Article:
In the past, accidental data breaches have occurred due to issues like losing an unencrypted laptop or flash drive. Other incidents were the result of unsecured servers whose information was unintentionally posted online. In some cases, though, the breach occurred through intentionally sharing information, only it was with the wrong recipient.

That’s the case for Chicago Public Schools (CPS) in a recent data breach that compromised students’ and families’ personal data. Families in the school system were sent an email providing them with a necessary enrollment form. The link included in the email was inadvertently attached to a spreadsheet containing information for nearly 4,000 students and parents in the district. The link was active for several hours before someone noticed the error and removed the information from the link. In this specific data breach, students’ names, phone numbers, email addresses, and student ID numbers were exposed.

Experts looking into the CPS breach point to a far bigger concern than just sending out a link rather than attaching the document that was supposed to go to the parents: why is there a speadsheet of student information stored online that is accessible by anyone who finds it? The spreadsheet was not password protected, and hours after CPS officials informed parents of the error—they requested the families delete the email rather than take down the link—the spreadsheet, however, was still readily accessible. Concerned officials see that as a lack of training and awareness of how to secure students’ personal data.

Unfortunately, this incident is the third such accidental data breach in the CPS school district since 2016. In 2016, an employee sent out sensitive information to unauthorized parties, providing them with access to students’ information.  In 2017, unsecured web documents were posted on the CPS website exposing medical conditions, students’ names, identification numbers and other information.


Contact the Identity Theft Resource Center for toll-free, no-cost assistance at (888) 400-5530. For on-the-go assistance, check out the free ID Theft Help App from ITRC.

There was a time when child identity theft was thought of as a family problem, and it’s true that many cases over the years have been perpetrated by a custodial or non-custodial parent, a close relative, or even a family friend. Once the individual gained access to the child’s sensitive documents, they could open numerous lines of credit with the child’s “untarnished” credit record. In many cases, the identity thief may have been trying to get out of a dire financial situation, and fully intended to pay off any debt incurred in the child’s name; at the same time, some unscrupulous thieves didn’t care what consequences waited for the child down the road.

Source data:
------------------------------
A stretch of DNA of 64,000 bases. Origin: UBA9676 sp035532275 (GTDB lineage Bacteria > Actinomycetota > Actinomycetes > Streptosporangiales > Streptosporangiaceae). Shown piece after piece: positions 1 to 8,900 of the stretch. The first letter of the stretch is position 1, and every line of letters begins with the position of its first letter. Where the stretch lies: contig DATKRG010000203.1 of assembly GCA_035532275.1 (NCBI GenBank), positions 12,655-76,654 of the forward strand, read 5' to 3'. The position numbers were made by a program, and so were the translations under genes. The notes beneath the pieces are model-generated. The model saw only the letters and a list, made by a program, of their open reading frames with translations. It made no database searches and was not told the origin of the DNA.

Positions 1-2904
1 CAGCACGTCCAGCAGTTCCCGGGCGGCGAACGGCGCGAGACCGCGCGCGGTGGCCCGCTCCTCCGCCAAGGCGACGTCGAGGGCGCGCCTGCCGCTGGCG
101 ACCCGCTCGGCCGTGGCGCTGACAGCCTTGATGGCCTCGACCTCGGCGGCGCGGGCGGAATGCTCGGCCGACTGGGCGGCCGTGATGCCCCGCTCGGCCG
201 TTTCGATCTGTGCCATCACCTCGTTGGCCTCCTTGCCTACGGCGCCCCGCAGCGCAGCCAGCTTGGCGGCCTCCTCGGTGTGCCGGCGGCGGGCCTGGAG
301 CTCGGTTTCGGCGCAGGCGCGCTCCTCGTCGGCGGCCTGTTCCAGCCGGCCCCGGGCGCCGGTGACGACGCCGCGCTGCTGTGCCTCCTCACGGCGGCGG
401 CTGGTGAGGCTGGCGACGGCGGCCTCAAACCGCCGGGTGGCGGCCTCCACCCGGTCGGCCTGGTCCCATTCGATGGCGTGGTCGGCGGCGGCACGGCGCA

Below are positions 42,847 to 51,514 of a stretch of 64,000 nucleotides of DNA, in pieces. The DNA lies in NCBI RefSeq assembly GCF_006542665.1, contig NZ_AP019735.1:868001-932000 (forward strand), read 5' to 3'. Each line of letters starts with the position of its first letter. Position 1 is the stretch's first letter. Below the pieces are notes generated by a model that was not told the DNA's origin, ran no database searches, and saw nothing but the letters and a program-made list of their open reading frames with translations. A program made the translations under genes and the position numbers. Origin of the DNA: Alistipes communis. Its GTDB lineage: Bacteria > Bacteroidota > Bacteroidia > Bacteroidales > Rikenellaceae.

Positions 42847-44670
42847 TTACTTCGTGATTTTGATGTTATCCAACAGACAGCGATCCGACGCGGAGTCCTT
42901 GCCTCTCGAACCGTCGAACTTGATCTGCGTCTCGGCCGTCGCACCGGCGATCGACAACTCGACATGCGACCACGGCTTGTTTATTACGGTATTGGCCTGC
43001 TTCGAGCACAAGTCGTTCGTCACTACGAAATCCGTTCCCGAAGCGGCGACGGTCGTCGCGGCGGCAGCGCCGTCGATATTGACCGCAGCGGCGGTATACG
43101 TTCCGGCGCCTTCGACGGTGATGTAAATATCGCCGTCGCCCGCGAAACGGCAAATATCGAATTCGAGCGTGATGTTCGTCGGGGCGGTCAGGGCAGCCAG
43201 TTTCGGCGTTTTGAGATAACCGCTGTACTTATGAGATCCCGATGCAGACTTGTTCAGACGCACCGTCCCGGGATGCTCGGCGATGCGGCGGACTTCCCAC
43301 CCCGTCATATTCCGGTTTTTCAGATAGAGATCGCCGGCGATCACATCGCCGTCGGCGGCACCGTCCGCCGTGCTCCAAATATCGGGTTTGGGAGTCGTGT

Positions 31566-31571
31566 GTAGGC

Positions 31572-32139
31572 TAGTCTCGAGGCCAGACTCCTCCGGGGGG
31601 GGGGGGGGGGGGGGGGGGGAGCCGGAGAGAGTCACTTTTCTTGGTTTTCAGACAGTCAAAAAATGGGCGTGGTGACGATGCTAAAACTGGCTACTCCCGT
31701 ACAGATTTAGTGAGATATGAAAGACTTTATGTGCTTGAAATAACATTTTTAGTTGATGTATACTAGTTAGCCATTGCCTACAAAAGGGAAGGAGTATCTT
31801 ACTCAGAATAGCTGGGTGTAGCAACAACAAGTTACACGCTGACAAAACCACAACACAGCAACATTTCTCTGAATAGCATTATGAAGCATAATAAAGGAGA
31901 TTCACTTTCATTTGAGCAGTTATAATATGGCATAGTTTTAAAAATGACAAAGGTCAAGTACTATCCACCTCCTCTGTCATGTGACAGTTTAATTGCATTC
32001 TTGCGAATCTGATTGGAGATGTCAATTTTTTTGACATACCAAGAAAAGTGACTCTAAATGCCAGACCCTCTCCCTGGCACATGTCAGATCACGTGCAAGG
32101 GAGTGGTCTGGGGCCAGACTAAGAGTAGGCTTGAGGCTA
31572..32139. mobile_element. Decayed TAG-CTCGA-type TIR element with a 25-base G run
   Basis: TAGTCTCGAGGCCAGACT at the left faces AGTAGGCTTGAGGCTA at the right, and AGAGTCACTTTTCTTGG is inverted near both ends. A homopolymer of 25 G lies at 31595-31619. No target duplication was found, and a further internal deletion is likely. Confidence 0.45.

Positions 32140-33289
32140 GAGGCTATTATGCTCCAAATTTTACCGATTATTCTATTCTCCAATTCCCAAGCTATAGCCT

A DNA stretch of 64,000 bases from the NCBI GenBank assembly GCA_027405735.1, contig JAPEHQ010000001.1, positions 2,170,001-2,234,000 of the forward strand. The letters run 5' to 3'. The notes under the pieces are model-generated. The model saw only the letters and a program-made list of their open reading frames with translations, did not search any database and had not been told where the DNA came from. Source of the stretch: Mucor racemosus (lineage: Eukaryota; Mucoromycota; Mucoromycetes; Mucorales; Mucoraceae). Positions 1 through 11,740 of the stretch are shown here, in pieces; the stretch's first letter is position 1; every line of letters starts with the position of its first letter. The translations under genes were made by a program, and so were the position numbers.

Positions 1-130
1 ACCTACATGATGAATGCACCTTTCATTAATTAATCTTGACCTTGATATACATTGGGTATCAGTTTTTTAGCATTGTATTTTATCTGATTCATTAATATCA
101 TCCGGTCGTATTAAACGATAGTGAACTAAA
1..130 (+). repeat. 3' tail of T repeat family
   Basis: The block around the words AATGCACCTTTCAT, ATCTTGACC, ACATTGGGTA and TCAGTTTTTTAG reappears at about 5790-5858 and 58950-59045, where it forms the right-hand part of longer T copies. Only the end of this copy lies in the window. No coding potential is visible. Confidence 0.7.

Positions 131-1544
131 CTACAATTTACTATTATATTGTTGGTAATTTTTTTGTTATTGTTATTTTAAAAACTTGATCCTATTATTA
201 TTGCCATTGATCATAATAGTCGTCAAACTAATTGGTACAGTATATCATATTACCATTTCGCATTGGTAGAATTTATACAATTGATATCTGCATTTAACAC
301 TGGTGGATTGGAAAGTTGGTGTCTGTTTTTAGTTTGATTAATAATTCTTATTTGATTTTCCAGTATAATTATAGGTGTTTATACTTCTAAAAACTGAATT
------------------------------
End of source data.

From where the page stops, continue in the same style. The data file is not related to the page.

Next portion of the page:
Too often, the children didn’t even know they’d been victimized until they reached adulthood and tried to use their legitimate credit.

In more recent years, though, hackers and identity thieves have begun targeting kids in order to take advantage of clean credit that no one will be monitoring for years to come. Schools, doctor’s offices, daycare centers, even school lunch computers have suffered data breaches intent on nabbing kids’ personal identifiable information.

According to Javelin Strategy and Research’s 2018 Child Identity Fraud Study, there were more than one million reported cases of child identity theft in the US last year, with the majority of those cases victimizing children under the age of eight. Another 20 percent of the victims were between the ages of eight and twelve.

Unfortunately, those are just the cases that were reported, which means the actual number of victims may be much higher.

But this new avenue of data breaches leading to identity theft doesn’t mean that parents can let their guards down about friends or relatives. The same Javelin study found that in 60 percent of the cases last year, the child knew their identity thief; that’s very different from the data point that says only 7 percent of adult victims know their identity thief.

One of the increasingly common methods of using children’s stolen credentials is to grab a Social Security number and combine it with a fake name, address, phone number, and more. Known as “synthetic identity theft,” the thief isn’t using the child’s complete identity, but rather has created a whole new person with this information. That makes it a little harder for victims and law enforcement to notice the problem in the first place or take action after the fact.

Concerned parents or guardians have a few steps they can take, though. If the child in question is over 14, they can request a credit report in the same way that any consumer does. Visiting annualcreditreport.com will provide the minor in question with a free credit report, and allow them to look it over for signs of suspicious activity. If the child is under the age of 14, the steps are a little harder. The adult must prove they have a right to access and see the information, but it’s a worthwhile step if there’s reason to believe a child’s identity may have been compromised.


Contact the Identity Theft Resource Center for toll-free, no-cost assistance at (888) 400-5530. For on-the-go assistance, check out the free ID Theft Help App from ITRC.